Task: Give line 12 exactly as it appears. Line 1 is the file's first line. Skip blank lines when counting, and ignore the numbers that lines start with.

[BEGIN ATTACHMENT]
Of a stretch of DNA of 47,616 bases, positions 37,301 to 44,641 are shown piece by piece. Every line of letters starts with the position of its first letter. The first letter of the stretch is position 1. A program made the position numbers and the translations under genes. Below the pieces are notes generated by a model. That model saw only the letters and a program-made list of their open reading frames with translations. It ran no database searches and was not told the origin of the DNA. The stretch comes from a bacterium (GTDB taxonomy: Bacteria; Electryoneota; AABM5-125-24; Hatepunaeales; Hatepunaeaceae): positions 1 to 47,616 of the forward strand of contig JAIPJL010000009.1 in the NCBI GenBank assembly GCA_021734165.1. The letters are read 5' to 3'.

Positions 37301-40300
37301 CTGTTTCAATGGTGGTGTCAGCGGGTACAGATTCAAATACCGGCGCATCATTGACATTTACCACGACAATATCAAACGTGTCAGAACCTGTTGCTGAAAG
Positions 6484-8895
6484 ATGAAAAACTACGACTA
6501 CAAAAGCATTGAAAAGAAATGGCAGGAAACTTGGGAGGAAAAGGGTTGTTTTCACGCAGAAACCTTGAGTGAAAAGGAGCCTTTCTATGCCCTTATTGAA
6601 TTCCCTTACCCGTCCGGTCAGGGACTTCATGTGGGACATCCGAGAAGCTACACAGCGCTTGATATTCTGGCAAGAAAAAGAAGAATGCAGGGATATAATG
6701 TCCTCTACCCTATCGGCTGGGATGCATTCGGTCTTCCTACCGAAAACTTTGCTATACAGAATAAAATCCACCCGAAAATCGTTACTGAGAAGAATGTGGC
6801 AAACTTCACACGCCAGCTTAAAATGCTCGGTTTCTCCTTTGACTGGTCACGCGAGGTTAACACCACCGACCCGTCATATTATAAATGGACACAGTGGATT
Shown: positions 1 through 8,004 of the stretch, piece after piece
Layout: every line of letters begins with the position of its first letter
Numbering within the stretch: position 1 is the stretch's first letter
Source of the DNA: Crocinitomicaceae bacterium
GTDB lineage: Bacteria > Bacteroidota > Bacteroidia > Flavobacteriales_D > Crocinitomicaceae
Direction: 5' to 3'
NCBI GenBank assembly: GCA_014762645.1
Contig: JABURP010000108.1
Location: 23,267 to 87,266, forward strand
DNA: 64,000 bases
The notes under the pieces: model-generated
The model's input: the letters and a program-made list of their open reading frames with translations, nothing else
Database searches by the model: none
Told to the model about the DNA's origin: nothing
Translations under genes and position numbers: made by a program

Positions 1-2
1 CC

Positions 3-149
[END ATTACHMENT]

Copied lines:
Numbering within the stretch: position 1 is the stretch's first letter